What’s going on at EA?
You really have to wonder what’s going on EA at the moment. Perhaps there’s a crisis of management, perhaps there’s something foul afoot – but you have to sit up and take notice when EA’s year has a such a tumultuous start. In the last week, the company’s seen three sets of executives leave.
First to go were Criterion co-founders Alex Ward and Fiona Sperry. As you’re aware, Criterion mostly made a name for themselves by making excellent Burnout games, but for the last few years it seems that EA management has forced the company to make Need for Speed after Need for Speed – which is as likely a reason as ever for the pair to make an exit.
Speaking on the matter, Ward said on Twitter that he and Sperry were going to start a brand new company, so it’s quite ostensible that they felt creatively shackled. Last year, Criterion shrunk down to be a studio of just 17 staff.
— Alex Ward (@AlexanderJWard) January 3, 2014
Later departures from EA studios came from the casual sector. Popcap CEO Dave Roberts announced this week that he was leaving the company after 9 years at the helm, joining company co-founder Jason Kapalka in departing.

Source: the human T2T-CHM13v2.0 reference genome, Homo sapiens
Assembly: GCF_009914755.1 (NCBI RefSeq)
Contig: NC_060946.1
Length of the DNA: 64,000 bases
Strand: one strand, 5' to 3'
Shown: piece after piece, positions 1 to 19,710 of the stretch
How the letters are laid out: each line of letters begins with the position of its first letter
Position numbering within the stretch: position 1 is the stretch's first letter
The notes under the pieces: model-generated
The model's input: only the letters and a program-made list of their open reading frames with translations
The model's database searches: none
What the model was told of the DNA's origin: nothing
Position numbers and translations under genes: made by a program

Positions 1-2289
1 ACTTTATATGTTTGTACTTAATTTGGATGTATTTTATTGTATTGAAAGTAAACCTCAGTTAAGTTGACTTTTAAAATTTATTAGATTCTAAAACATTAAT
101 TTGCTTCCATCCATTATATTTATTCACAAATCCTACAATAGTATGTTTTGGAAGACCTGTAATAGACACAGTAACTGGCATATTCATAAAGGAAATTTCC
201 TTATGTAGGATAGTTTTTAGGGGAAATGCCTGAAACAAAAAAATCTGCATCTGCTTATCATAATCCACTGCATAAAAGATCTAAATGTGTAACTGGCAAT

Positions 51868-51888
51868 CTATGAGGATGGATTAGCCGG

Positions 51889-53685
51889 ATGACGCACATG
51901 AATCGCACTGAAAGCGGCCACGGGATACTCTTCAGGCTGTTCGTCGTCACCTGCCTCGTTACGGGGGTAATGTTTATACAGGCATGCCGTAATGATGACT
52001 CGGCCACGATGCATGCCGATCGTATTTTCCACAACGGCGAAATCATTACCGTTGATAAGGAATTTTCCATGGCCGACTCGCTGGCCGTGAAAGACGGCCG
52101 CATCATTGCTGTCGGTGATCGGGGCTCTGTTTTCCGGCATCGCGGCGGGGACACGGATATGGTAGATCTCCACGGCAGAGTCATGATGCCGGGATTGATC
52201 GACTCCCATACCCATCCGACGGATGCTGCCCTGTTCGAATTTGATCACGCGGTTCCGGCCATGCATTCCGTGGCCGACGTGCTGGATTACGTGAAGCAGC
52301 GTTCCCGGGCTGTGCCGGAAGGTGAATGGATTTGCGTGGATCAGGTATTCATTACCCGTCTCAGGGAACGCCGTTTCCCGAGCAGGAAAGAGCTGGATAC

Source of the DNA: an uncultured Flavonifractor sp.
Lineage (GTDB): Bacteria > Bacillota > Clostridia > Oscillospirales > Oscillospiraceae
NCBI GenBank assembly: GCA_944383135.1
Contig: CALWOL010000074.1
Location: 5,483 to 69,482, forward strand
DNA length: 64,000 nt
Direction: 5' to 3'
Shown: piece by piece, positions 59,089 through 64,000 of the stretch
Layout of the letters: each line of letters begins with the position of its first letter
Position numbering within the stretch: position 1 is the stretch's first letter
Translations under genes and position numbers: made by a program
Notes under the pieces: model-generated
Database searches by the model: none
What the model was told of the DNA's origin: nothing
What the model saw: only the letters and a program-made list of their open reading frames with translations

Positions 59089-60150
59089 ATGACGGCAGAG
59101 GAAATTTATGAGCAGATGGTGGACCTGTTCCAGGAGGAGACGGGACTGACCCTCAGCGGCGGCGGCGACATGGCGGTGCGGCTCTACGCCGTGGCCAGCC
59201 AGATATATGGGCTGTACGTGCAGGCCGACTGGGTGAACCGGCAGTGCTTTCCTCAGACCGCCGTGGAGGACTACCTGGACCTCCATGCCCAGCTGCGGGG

And now, casual gaming stablemates Chillingo – responsible for launching the first Angry Birds and Cut The Rope – has lost its founders as well. Founders Chris Byatte and Joe Wee announced earlier this week that they too were leaving the companies they created, leaving their brands under EA’s stewardship.
This all comes after the unexpected resignation of former EA boss John Ricitiello and the resulting management shuffle that’s seen former EA sports head Andrew Wilson take the reins.In somewhat related news, Visceral Games executive producer behind the frankly awful Army of Two: The Devil’s Cartel has revealed how development of the game was rather unpleasant.
On his LinkedIn profile, producer Julian Beak iterated how the developers were on a “negative trajectory of morale” during the development of Army of Two: The Devil’s Cartel, leading to what he calls an “underwhelming production.”
It’s starting to seem as though something is very rotten, deep inside the company that’s been voted the worst in America for two years running. Perhaps it’s the corporate culture; everything is decided and controlled by people in suits who know very little about games and very much about how nice profits look on a balance sheet. When creators have no creative freedom, their product inevitably suffers – as does any passionless thing that’s done ultimately for money.
EA, undeniably, still has some of the very best games and franchises – the new Mass Effect and Dragon Age inquisition is certainly very high on my radar, for example – but if things continue this way, they might not have enough talented creatives left to make genuinely amazing games.